For more information on the award, see Knoepfler’s blog; for more information on Loring’s work, see her faculty webpage and lab website.

TSRI Alumni Association Launches, Gathers Input

A new TSRI alumni association, whose mission is to connect alumni with each other and the institute, is currently gathering input on how best to serve its constituency. Plans include an “opt-in” directory of former TSRI students and postdocs, a website and LinkedIn presence, and a kick-off networking event in the first quarter of next year.

Interested alumni can join the LinkedIn group, keep an eye on the group’s website for updates, and/or complete a two-minute survey.

For more information, contact Goran Pljevaljcic, the group’s president, at

Board members of the new TSRI Alumni Association include (left to right) Sheena Saayman, Edward Cho, Goran Pljevaljcic, Debbie Liao, Jack Scatizzi and Geza Ambrus-Aikelin, as well as Benjamin Pratt (not pictured) (Photo by Cindy Brauer.)

Joe Jardine Awarded Whitney Fellowship

Joe Jardine, research associate in the Schief lab, is one of just two dozen recipients of a 2015 Helen Hay Whitney Fellowship, three-year grants to support early-career researchers in basic biomedical science. Jardine’s research focuses on guiding rational vaccine design by antibody repertoire analysis.

Established in 1947, the New York City-based Helen Hay Whitney Foundation aims to invest in the development of career scientists who contribute through both their own research and, eventually, their training of future generations of scientists.

Scripps Florida Hosts 2015 Girls Leadership Institute STEM Academy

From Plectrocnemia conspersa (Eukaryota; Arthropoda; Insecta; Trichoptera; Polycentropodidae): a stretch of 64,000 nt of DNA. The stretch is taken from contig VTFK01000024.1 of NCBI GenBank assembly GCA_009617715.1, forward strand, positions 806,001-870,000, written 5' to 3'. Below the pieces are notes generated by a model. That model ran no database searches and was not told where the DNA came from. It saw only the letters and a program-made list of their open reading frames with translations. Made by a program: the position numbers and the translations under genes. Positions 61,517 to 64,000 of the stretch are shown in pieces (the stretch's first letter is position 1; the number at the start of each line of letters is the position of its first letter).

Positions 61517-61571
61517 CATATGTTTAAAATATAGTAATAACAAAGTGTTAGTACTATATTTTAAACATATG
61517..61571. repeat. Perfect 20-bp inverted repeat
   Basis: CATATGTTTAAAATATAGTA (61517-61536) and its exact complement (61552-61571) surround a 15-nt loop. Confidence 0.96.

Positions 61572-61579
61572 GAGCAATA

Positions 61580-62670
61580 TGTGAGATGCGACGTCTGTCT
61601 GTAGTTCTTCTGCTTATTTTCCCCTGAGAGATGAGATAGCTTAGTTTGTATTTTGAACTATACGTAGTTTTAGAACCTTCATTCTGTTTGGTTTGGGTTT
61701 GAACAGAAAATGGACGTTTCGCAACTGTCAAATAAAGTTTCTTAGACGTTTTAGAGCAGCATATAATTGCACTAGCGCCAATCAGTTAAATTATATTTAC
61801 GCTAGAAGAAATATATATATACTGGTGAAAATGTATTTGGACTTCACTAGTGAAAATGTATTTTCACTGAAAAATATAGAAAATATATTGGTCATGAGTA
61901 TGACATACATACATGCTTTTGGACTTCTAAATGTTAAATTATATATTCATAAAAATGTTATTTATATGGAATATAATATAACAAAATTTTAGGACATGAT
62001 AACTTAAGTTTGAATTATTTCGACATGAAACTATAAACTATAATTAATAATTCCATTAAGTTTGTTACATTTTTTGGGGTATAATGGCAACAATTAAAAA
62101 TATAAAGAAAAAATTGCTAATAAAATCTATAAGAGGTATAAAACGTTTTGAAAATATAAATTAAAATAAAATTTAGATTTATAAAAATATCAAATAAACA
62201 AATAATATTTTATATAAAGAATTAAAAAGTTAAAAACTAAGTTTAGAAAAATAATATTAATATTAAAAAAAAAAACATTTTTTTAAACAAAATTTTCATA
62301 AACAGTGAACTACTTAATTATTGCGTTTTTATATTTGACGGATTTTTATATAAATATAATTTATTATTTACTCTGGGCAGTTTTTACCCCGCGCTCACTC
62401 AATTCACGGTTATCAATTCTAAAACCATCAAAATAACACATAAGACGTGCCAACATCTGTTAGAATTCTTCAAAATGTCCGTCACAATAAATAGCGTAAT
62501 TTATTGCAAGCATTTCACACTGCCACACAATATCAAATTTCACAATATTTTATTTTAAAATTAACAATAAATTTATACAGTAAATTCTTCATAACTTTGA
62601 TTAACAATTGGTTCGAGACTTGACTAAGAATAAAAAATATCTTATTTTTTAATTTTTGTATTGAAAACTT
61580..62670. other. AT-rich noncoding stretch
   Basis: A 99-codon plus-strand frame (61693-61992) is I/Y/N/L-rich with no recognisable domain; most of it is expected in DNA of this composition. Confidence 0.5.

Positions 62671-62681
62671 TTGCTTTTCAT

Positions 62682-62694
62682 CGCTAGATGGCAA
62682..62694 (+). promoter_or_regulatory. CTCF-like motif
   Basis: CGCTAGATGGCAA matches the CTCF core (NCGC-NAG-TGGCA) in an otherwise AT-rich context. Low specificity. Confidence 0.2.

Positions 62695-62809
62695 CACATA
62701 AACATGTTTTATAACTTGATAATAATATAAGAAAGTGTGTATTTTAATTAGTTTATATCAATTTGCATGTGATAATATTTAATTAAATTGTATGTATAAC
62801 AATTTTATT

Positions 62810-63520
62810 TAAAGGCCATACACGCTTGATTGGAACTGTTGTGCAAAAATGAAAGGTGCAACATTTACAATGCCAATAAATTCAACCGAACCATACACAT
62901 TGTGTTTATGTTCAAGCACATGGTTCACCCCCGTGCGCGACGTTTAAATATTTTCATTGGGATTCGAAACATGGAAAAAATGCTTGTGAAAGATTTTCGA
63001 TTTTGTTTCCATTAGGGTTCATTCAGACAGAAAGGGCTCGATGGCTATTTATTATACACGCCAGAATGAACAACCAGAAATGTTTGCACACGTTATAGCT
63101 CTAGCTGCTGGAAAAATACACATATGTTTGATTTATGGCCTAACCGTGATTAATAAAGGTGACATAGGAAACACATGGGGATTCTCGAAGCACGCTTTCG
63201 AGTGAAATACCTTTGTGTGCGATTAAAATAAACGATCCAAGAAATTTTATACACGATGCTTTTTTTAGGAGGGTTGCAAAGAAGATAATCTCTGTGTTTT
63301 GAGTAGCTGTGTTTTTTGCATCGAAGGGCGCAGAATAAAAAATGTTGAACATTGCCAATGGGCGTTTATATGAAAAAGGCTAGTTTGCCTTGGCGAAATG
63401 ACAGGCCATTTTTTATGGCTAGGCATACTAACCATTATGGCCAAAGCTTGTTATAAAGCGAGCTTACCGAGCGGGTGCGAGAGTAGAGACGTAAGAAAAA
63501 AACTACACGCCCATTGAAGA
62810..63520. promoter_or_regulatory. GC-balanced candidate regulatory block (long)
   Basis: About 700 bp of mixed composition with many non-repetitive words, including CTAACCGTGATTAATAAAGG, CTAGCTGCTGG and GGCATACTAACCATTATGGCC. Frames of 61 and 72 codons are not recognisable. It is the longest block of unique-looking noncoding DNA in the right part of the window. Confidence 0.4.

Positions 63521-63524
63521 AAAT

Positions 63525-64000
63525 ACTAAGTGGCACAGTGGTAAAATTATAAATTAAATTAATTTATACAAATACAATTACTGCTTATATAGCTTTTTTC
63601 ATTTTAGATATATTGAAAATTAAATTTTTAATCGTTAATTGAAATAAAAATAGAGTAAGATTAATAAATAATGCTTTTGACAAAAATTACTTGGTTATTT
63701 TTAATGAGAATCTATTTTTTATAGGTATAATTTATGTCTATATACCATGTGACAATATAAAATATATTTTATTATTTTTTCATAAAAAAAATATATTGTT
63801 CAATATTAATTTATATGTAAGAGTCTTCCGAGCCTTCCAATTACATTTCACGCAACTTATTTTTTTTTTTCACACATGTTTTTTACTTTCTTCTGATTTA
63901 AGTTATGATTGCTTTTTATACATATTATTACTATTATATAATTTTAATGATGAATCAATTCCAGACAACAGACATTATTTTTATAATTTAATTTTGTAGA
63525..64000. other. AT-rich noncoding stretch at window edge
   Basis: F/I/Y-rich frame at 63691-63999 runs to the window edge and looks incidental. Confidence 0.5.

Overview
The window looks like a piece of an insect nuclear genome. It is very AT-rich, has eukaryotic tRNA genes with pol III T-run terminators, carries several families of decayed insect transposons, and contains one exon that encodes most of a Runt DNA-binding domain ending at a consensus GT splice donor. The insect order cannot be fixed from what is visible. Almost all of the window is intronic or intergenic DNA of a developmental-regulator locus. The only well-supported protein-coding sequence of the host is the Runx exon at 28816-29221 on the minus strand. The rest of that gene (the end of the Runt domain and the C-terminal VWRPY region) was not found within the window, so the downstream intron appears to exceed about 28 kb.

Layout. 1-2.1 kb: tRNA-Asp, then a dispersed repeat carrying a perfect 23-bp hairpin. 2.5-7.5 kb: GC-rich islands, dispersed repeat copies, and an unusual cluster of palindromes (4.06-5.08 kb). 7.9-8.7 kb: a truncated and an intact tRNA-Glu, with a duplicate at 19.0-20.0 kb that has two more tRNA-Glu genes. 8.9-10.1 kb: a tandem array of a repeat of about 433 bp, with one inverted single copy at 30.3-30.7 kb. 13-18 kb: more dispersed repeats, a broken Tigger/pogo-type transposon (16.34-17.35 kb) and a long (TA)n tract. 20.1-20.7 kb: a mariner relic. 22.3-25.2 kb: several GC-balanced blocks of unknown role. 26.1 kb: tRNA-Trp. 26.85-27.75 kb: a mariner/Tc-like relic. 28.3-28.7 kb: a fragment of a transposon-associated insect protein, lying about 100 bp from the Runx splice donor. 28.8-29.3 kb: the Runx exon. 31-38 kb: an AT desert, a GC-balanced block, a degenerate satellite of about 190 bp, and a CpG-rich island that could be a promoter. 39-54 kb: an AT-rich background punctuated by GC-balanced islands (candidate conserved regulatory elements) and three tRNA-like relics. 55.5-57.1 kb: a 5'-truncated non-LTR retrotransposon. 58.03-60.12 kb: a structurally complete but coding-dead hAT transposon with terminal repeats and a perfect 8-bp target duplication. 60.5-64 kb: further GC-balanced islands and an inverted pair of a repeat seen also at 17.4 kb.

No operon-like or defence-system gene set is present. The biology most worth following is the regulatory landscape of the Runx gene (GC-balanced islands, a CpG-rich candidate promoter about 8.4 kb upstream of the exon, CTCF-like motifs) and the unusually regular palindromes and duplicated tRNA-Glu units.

They came from all over Palm Beach County, approximately 100 middle and high school girls who were looking for some high-energy, hands-on experience in the fields of science, technology, engineering and mathematics (STEM). The day-long program, free to all participants, was organized by the Women’s Foundation of Palm Beach County and held on the Scripps Florida campus.

The girls attended workshops on topics from studying model organisms and comparing their own DNA to that of bacteria and worms to programming small robots and learning how to develop their own websites. Workshops were sponsored by Scripps Florida, Florida Power and Light, 4-H of Palm Beach County, Lion Country Safari, Palm Beach Codes School, Keiser University, Poinciana Elementary STEM Magnet School, NCBW 100 and Max Planck Florida.

After box lunches—and a visit by the local CBS-TV affiliate covering the event—the girls spent the rest of the afternoon discussing how best to market their projects and presenting them to the group.

stem group
About 100 girls participated in the STEM event on the Scripps Florida campus. (Photo by Eric Sauter.)

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Associate Professor Ryan Shenvi has been selected for the Royal Society of Chemistry’s Nature Product Reports 2016 lectureship. (Photo by BioMedical Graphics.)